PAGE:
"In the aftermath of 9/11," begins Scott Tobias at the AV Club, "the question arose of when it would be appropriate for popular art to address the events head-on. For a national tragedy of that magnitude, when would it not be 'too soon'? Yet Extremely Loud and Incredibly Close, an appalling adaptation of Jonathan Safran Foer's novel, suggests that maybe that's the wrong question. The 2006 docudrama United 93, once the trial balloon for 'too soon,' dodged exploitation by focusing rigorously on the minutiae of a single flight. But it will always be 'too soon' for Extremely Loud and Incredibly Close, which processes the immense grief of a city and a family through a conceit so nauseatingly precious that it's somehow both too literary and too sentimental, cloying yet aestheticized within an inch of its life."
"In truth, Extremely Loud and Incredibly Close isn't about Sept 11," argues Manohla Dargis in the New York Times. "It's about the impulse to drain that day of its specificity and turn it into yet another wellspring of generic emotions: sadness, loneliness, happiness. This is how kitsch works. It exploits familiar images, be they puppies or babies — or, as in the case of this movie, the twin towers — and tries to make us feel good, even virtuous, simply about feeling. And, yes, you may cry, but when tears are milked as they are here, the truer response should be rage."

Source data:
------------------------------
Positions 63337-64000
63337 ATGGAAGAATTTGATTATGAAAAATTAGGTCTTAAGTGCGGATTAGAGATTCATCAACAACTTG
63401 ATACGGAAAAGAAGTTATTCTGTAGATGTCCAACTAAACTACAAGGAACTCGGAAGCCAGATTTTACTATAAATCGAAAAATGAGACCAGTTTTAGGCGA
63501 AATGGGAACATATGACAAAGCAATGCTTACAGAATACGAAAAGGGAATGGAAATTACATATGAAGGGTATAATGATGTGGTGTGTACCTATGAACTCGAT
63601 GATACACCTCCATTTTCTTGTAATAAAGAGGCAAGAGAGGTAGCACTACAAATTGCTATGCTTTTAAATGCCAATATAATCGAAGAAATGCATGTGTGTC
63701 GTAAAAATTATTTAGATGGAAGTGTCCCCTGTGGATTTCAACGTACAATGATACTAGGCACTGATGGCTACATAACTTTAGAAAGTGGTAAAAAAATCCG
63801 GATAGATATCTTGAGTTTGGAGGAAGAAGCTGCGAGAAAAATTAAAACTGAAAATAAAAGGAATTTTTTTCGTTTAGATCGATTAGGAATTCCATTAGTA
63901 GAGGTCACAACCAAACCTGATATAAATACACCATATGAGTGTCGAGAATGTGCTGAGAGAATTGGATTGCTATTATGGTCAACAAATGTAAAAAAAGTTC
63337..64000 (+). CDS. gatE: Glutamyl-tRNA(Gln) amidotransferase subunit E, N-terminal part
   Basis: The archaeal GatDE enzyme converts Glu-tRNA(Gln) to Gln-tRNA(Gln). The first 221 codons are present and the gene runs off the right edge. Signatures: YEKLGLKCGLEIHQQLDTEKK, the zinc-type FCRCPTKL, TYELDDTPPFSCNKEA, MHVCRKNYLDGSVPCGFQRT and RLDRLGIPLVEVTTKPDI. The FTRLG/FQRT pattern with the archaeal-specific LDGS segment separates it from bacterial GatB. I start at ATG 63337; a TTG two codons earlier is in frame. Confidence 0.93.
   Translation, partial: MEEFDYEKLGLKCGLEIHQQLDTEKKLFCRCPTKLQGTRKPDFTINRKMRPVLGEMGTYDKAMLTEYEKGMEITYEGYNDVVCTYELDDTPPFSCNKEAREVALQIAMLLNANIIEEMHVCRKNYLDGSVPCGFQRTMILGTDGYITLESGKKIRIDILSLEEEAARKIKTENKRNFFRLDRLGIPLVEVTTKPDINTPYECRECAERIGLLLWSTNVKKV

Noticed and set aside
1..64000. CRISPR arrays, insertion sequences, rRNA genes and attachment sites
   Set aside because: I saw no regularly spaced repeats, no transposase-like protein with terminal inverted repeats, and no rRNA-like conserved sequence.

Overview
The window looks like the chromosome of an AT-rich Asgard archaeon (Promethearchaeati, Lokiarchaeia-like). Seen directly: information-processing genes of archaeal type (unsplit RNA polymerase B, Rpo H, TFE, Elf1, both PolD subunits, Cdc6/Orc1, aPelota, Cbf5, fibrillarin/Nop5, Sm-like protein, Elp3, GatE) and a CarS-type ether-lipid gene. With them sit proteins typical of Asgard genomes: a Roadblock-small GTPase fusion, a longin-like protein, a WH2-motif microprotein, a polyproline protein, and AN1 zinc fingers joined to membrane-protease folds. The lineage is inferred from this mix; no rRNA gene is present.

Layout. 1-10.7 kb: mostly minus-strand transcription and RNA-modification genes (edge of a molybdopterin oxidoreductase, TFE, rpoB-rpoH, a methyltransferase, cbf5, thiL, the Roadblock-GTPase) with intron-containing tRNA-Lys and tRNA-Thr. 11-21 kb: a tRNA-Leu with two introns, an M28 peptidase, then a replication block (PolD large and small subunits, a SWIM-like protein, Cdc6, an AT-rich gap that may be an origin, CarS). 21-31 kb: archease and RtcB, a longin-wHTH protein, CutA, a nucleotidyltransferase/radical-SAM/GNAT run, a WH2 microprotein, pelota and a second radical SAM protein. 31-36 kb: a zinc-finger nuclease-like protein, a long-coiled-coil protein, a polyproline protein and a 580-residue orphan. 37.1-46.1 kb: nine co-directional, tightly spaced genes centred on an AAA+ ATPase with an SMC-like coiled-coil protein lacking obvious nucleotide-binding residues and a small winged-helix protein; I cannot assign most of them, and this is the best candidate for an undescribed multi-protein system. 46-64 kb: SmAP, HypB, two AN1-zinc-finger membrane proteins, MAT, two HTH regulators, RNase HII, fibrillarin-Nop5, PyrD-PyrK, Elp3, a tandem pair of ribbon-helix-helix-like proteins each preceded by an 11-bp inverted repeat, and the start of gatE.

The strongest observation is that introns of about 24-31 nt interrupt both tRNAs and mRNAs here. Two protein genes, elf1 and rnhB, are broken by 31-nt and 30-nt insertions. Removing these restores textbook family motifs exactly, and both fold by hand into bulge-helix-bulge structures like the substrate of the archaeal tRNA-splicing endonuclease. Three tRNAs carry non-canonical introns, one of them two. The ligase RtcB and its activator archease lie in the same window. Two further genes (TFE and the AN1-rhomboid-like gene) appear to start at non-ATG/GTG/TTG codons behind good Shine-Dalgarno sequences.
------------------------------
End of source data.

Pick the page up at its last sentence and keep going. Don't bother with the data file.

Stephen Daldry "has made a career out of taking acclaimed works of literary fiction (The Hours, The Reader) and transforming them into snoozy, self-congratulatory, assertively tasteful movies, the equivalent of book clubs that pride themselves on choosing only 'quality' books," writes Movieline's Stephanie Zacharek. "But he's outdone himself with Incredibly Close; there's something cloistered and cushy about it, as if it were a movie made by Upper East Siders for Upper East Siders (the Park Avenue sort, not the 86th-and-Lex sort)."
If Stephanie Zacharek finds the film "too dull and spineless to get much of a rise out of," Ella Taylor, writing for NPR, finds it actually worth recommending. "The story's boy hero, Oskar Schell (an astutely directed Thomas Horn), is an elf-child who fully claims his lonely, odd and obsessive ways. Tests for Asperger's syndrome were 'inconclusive,' he announces cheerily to a total stranger. But Oskar desperately misses his father (Tom Hanks), a jeweler and scientist manque who died in the World Trade Center. And though Oskar is much loved, the world that formerly kept him safe has shut down, rather like the mythical sixth borough of New York, which, according to his father, broke off and floated away." Oskar's goal becomes "to find a lock that will fit a key [he] stumbled on in his father's closet."
R Kurt Osenlund in Slant: "Like 25th Hour as directed by the Care Bears, the New York-set film attempts to use the ordeal of one to address the pain and interconnectedness of all in the wake of what Oskar calls 'the worst day,' yet it's presented in a cutesy, sterile, pristine package befitting the shelves at FAO Schwartz. Quite literally from first shot to last, it's an elaborately overworked act of shameless tear-wringing, its manipulation increasing by the reel and emanating out of Oskar from his dreamy baby blues to his Leave It to Beaver wardrobe. If this insufferably drawn, answer-seeking symbol of a kid were truly representative of post-9/11 New Yorkers (or, wider still, Americans), one surely wouldn't need to look overseas to find a source of terror."
Listening (28'59"). Alec Baldwin talks with Daldry on Here's the Thing.